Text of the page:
Former Israeli Prime Minister Ariel Sharon died Saturday at a hospital near Tel Aviv, where he's been for the last eight years. (Via The White House / Paul Morse)
A massive stroke had left Sharon in a vegetative state since 2006, and his health had reportedly taken a turn for the worse with the start of the new year. (Via BBC)
Israeli hospital officials announced last week Sharon's health had deteriorated significantly and he was in "grave condition" with his family at his bedside. (Via Jewish News One)
His doctors say he had been suffering from multiple organ failures, including his kidneys, right before he died. He was 85 years old. (Via Euronews)
His son told reporters: "He has gone. He went when he decided to go." (Via Sky News)
Sharon, who is regarded as one of Israel's most iconic and controversial figures, was at the peak of his political power when the stroke put him into a coma.
As Al Jazeera puts it, "As one of Israel's most famous generals, he was known for bold tactics and an occasional refusal to obey orders."
After his military career ended in 1973, he went into politics, where he maintained those same aggressive characteristics.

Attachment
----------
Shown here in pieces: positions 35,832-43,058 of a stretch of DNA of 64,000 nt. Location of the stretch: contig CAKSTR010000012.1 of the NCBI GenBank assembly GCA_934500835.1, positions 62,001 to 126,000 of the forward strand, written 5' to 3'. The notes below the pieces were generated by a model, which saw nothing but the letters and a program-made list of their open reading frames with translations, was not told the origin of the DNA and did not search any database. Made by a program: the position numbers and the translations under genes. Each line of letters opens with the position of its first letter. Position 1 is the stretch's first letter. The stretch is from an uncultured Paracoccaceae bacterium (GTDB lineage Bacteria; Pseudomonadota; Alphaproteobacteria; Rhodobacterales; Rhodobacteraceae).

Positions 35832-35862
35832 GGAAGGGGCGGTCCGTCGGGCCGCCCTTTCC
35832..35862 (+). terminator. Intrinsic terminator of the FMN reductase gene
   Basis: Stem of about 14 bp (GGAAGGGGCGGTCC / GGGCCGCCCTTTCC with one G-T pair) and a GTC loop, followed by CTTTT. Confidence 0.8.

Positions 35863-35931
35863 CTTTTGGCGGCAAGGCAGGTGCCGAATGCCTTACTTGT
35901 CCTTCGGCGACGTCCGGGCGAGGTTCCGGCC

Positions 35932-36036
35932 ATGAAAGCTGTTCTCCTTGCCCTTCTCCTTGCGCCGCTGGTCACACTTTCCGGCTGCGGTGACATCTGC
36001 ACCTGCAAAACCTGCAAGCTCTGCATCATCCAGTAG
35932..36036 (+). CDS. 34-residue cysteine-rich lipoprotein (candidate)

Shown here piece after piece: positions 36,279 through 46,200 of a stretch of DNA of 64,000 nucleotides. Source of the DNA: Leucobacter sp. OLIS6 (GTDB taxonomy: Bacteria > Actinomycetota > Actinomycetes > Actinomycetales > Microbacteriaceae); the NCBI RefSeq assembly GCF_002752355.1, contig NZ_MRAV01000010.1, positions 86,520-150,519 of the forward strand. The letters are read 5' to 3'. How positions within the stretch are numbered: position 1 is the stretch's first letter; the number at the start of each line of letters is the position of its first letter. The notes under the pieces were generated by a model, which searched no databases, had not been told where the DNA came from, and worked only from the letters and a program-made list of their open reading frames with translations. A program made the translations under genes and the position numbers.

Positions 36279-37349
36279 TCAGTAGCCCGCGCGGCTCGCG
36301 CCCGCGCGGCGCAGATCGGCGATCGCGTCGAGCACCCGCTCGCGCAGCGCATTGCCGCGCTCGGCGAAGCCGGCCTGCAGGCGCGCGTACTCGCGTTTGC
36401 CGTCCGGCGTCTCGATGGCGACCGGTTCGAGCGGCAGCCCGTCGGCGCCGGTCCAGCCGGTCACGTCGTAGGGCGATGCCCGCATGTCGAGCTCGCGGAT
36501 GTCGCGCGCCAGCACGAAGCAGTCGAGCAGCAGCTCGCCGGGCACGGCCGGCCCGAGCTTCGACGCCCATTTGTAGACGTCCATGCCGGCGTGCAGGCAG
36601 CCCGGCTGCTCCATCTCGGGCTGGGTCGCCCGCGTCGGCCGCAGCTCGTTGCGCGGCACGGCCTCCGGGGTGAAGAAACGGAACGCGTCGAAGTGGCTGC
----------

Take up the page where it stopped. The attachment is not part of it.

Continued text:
He was eventually dubbed "The Bulldozer" because of his ability to get things done, no matter what the cost. (Via The White House / Paul Morse)
Sharon was elected prime minister in 2001. And in 2005, despite his hard-line views, he led the country's historic withdrawal of Israeli troops and settlers from the Gaza Strip. (Via RT)
He later left the conservative Likud Party and established the centrist Kadima Party. It seemed like an easy re-election was in the cards when he suddenly suffered the stroke in January 2006 from which he never woke up.
Though doctors did see some significant brain activity in the comatose former prime minister in January 2013, the possibility of a full recovery had long been ruled out. (Via CNN)
According to The Guardian, Sharon is expected to be buried at his ranch in the Negev desert next to his wife's grave.
But first, his body will reportedly be taken to the Israeli parliament so members of the public can pay their respects before an official state burial.